The Chicago Sun Times is reporting on the efforts by Wal-Mart to open a second store in Chicago-and the battle is getting tense as Chicago pols are working hard to get another big box living wage bill passed; the first bill was vetoed by Mayor Daley. And it appears that the Walmonster might be getting off of its high horse: "Wal-Mart has agreed to hold an unprecedented face-to-face meeting with organized labor in a last-ditch attempt to break the stalemate that has stalled its planned Chicago expansion, City Hall sources said Wednesday. The world's largest retailer has repeatedly insisted that it would not negotiate wages and that it would only agree to pay a "living wage" if the mandate applied to all Chicago retailers."
Perhaps they are bending, but not everyone is convinced: "Wal-Mart is not likely to change that tune during the upcoming meeting with Chicago Federation of Labor President Dennis Gannon, Secretary-Treasurer Jorge Ramirez and Ron Powell, president of the United Food and Commercial Workers Union, Local 881. But the company just might sign a "community benefits agreement" that guarantees that as many as five new Chicago stores would be 100 percent built by organized labor and that neighborhood residents would be hired to work in those stores."
Sure it will-but what about the retail work force? The other issues are really no brainers. And as far as the historic meeting is concerned-well, not so fast: "Ramirez said the meeting with Wal-Mart was originally scheduled for today, only to be called off. Wal-Mart has yet to reschedule. "It's one thing to say you're gonna do it. It's another to have a date," he said. Wal-Mart spokesman Steven Restivo said company officials "have not made any commitment to meet." Other sources insisted that a meeting would take place before Wednesday's zoning meeting, in part because Mayor Daley has demanded it."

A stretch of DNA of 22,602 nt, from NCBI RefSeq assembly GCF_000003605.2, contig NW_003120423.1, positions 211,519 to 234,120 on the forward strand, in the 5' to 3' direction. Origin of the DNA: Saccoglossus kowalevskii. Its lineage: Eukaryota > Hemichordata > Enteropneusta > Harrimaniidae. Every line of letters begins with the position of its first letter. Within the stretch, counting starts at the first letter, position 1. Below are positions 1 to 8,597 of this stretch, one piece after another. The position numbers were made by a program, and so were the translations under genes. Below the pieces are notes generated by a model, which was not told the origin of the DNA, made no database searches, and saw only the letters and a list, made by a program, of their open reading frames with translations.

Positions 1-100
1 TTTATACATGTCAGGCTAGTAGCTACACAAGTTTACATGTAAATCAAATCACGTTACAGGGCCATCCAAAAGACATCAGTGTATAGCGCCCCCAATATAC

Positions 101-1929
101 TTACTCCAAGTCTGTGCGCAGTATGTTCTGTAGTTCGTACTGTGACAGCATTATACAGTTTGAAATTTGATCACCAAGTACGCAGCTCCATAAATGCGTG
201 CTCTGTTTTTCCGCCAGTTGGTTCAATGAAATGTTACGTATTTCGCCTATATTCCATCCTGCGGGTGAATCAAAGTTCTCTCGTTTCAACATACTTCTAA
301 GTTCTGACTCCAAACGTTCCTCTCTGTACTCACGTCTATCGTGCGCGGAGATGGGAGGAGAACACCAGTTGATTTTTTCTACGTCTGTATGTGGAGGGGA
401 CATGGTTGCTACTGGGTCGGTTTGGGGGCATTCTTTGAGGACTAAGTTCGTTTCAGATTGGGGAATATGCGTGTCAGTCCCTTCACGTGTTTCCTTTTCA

THe UFCW's Ramirez remains quite skeptical-and points to the Wal-Mart class action suit as a sign that caution is necessary: "Ramirez noted that Wal-Mart has been bombarding the airwaves with commercials in recent days boasting about how well its employees are treated. "If they do all this great stuff, sit down and put it in writing. You haven't exactly lived up to the letter of the law in other places," Ramirez said. "They've got the largest class-action lawsuit in American history for systematically paying women less than they pay men for doing the exact same thing. The [alarm] bells should be going off at City Hall saying, 'We don't want to bring in predatory employers.' I don't hear a commercial saying that."
And all of this is taking place as the Chicago city council continues to debate a living wage bill for the city: "In 2004, a bitterly divided City Council gave Wal-Mart zoning approval to build its first Chicago store in Austin -- and handed the retailer a one-vote defeat in Chatham. The controversy gave birth to the big-box minimum-wage ordinance aborted by Daley's 2006 veto. Organized labor subsequently spent millions to elect a more union-friendly City Council. Ald. Freddrenna Lyle (6th) recently introduced a new version that would require Wal-Mart and other retailers with more than 50 employees that benefit "directly or indirectly" from city subsidies to pay a "living wage" of at least $11.03 an hour."
So the lesson here is that Wal-Mart, having reached its penetration limits in rural and suburban areas, is now dead set on getting into cities like Chicago and New York-and it will say anything in order to get a foothold. So, the rumored Gateway expansion site in Brooklyn needs to be taken very seriously-we know that Wal-Mart is doing just that.